“The President shall be Commander in Chief of the Army and Navy of the United States, and of the Militia of the several States, when called into the actual Service of the United States; he may require the Opinion, in writing, of the principal Officer in each of the executive Departments, upon any Subject relating to the Duties of their respective Offices, and he shall have Power to grant Reprieves and Pardons for Offences against the United States, except in Cases of Impeachment.” — U.S. Constitution, Article II, Section 2
The U.S. Constitution is a mess. By preserving slavery for prisoners it has never fully abandoned that institution. In creating a Senate originally intended to be appointed rather than elected, it preserved the vestiges of a House of Lords that gives outsized power to miniscule states. By establishing the Electoral College, we ended up with an institution that has undermined the will of the people several times in recent history.
Though the Founders were tired of a mentally-ill despotic monarch, they absolutely failed to remove imperial rule from the Presidency. It’s been a straight line from George II to Donald Trump. Checks and balances that the Constitution were supposed to provide have created instead a system of gridlock in four-year increments. The resulting inability of legislators to accomplish anything has led many Americans to question democracy itself and to start flirting with authoritarianism — all to “make the trains run on time.”
But the problem is not democracy. It is the creation that our slaveholding Founding Fathers left behind. Their rushed legacy, the American Constitution, was intended to be a charming house but is now a rotting hulk with a deed that prohibits repair.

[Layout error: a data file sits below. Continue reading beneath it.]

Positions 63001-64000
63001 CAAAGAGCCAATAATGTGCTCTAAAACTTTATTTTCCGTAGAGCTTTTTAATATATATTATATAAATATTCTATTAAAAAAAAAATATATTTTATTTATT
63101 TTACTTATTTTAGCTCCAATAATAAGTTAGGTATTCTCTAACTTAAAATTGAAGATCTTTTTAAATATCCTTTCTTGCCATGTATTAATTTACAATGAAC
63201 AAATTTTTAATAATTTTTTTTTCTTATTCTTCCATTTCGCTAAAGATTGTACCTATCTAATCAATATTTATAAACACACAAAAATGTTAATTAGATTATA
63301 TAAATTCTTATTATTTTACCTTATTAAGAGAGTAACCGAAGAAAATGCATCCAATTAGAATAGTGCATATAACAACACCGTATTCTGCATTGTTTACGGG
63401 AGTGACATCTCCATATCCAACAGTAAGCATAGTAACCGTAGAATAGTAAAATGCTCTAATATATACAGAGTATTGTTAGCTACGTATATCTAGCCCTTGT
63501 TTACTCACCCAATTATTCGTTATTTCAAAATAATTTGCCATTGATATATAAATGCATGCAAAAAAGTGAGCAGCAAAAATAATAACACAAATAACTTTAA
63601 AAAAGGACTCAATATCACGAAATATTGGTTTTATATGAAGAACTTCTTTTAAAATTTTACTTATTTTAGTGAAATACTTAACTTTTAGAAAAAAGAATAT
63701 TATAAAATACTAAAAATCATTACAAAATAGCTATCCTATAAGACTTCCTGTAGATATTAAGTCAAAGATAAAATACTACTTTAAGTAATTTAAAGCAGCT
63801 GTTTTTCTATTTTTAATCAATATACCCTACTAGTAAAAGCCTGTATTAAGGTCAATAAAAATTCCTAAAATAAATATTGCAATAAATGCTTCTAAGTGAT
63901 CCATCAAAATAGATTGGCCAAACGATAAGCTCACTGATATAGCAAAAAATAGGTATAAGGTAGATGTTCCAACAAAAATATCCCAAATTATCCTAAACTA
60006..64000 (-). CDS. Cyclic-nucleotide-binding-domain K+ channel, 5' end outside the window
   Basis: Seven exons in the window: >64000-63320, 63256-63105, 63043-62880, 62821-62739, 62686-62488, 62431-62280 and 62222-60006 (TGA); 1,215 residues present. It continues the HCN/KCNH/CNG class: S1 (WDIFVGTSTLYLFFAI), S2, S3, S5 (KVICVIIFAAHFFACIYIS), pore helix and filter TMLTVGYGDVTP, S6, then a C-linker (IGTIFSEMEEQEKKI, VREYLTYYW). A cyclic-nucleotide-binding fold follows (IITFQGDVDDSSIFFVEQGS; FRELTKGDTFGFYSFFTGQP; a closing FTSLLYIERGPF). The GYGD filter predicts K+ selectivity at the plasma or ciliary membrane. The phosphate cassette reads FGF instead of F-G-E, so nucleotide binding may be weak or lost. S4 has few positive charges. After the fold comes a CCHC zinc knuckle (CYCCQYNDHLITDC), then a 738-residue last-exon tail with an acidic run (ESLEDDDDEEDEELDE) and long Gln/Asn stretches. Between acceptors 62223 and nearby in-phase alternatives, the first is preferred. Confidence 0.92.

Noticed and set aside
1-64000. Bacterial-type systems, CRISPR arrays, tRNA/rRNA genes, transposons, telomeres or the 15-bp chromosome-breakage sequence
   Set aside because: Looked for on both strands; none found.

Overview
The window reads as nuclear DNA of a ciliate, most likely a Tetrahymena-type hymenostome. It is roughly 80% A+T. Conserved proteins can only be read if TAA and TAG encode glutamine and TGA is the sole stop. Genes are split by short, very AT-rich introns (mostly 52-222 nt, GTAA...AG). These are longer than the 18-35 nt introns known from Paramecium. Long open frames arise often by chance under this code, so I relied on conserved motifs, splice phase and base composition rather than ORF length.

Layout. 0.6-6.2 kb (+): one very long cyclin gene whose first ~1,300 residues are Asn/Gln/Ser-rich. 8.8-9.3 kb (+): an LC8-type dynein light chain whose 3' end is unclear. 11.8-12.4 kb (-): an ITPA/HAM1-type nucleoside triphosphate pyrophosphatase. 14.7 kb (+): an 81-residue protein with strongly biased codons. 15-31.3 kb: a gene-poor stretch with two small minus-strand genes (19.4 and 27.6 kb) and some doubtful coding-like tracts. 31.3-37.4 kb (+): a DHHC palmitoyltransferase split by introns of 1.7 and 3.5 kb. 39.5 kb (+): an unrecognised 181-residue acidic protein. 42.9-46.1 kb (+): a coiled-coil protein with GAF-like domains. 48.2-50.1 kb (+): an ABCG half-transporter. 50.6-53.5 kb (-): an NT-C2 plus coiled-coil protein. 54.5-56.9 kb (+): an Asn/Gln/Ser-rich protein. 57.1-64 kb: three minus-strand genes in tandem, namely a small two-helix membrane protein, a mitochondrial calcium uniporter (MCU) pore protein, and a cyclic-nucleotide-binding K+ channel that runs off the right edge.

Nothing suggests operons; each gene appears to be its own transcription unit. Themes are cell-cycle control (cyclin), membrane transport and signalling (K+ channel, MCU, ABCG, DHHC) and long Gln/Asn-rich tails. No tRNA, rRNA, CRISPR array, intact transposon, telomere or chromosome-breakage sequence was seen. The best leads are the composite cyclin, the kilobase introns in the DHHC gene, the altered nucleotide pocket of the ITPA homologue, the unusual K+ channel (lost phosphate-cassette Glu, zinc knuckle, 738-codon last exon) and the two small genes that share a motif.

One piece of monarchical residue in our Constitution is the presidential prerogative to grant pardons and commutations. In all-too-many cases the President has pardoned cronies who committed serious crimes. Examples include Ford’s pardon of Nixon, Clinton’s pardon of his buddy Marc Rich, Bush’s pardon of Scooter Libby, and any of Trump’s pardons of people whose crimes include: bribery, mail fraud, election tampering, treason, sedition, human rights abuses, and cold-blooded murder.
Changing the Constitution is difficult enough, and downright impossible when the country is as divided as ours is. But we desperately need a Constitutional Convention. Retiring the Electoral College, denying corporate personhood, altering or abandoning the Senate, limiting presidential pardons, expunging vestiges of slavery, returning powers to the legislature long lost to an imperial presidency, permitting snap elections to be held as in most parliamentary democracies — features like these are necessary for the survival of democracy in the United States.
Unfortunately, many Americans don’t really want democracy. Especially those who benefit the most from the system slaveholders left behind.
But if Democrats are nauseated by the spate of presidential pardons we are about to witness, the next President could easily use the power of the pardon for better purposes.
Grant amnesty to illegal immigrants and whistleblowers. Empty the prisons of people over the age of 75. Pardon the nation’s many political prisoners. Pardon Crystal Mason, who cast a provisional ballot while out on parole. Lift the federal death penalty from those sentenced to be murdered by the state. Abandon impossible-to-prosecute cases against the last detainees in Guantanamo, and find someplace to send them before shutting down that national disgrace.
Whatever moniker fits best — monarch or president — the nation’s top executive and her Department of Justice should never have the right to thumb their noses at laws established by the people. Overturning convictions should be a power for the lawmakers who originally wrote those laws, perhaps through a Congressional Pardons Commission. Or, at the very least, presidential pardons could be subject to House approval.
In the meantime, Democrats ought to exercise the power of the pardon to the max. Perhaps then both Democrats and Republicans could finally agree that such a power is simply too much of a risk in the hands of one person. Such bipartisan agreement might move us one step closer to that much-needed Constitutional Convention.